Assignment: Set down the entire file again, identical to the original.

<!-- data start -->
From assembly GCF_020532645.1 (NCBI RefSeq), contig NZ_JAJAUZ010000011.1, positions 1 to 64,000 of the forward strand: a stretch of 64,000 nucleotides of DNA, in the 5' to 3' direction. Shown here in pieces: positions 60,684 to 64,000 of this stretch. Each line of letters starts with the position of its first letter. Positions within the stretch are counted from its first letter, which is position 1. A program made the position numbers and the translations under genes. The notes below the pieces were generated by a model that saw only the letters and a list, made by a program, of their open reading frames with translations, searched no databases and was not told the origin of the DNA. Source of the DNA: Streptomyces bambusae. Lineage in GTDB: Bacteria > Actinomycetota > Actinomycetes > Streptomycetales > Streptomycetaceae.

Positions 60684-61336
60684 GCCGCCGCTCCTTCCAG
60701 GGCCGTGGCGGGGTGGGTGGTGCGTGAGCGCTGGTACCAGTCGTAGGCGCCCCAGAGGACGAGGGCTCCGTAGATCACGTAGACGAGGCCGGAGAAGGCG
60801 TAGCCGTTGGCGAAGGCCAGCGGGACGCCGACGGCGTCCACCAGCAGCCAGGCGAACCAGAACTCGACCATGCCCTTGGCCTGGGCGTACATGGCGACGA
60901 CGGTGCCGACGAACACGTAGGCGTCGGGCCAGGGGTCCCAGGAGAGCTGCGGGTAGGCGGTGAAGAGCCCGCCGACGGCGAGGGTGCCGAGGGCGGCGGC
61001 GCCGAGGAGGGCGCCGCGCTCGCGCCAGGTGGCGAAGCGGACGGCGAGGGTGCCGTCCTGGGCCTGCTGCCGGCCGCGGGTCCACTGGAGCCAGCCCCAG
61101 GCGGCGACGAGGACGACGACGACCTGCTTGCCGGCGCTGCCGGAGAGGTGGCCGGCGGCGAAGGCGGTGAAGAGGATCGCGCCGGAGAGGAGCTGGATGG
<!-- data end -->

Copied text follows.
From assembly GCF_020532645.1 (NCBI RefSeq), contig NZ_JAJAUZ010000011.1, positions 1 to 64,000 of the forward strand: a stretch of 64,000 nucleotides of DNA, in the 5' to 3' direction. Shown here in pieces: positions 60,684 to 64,000 of this stretch. Each line of letters starts with the position of its first letter. Positions within the stretch are counted from its first letter, which is position 1. A program made the position numbers and the translations under genes. The notes below the pieces were generated by a model that saw only the letters and a list, made by a program, of their open reading frames with translations, searched no databases and was not told the origin of the DNA. Source of the DNA: Streptomyces bambusae. Lineage in GTDB: Bacteria > Actinomycetota > Actinomycetes > Streptomycetales > Streptomycetaceae.

Positions 60684-61336
60684 GCCGCCGCTCCTTCCAG
60701 GGCCGTGGCGGGGTGGGTGGTGCGTGAGCGCTGGTACCAGTCGTAGGCGCCCCAGAGGACGAGGGCTCCGTAGATCACGTAGACGAGGCCGGAGAAGGCG
60801 TAGCCGTTGGCGAAGGCCAGCGGGACGCCGACGGCGTCCACCAGCAGCCAGGCGAACCAGAACTCGACCATGCCCTTGGCCTGGGCGTACATGGCGACGA
60901 CGGTGCCGACGAACACGTAGGCGTCGGGCCAGGGGTCCCAGGAGAGCTGCGGGTAGGCGGTGAAGAGCCCGCCGACGGCGAGGGTGCCGAGGGCGGCGGC
61001 GCCGAGGAGGGCGCCGCGCTCGCGCCAGGTGGCGAAGCGGACGGCGAGGGTGCCGTCCTGGGCCTGCTGCCGGCCGCGGGTCCACTGGAGCCAGCCCCAG
61101 GCGGCGACGAGGACGACGACGACCTGCTTGCCGGCGCTGCCGGAGAGGTGGCCGGCGGCGAAGGCGGTGAAGAGGATCGCGCCGGAGAGGAGCTGGATGG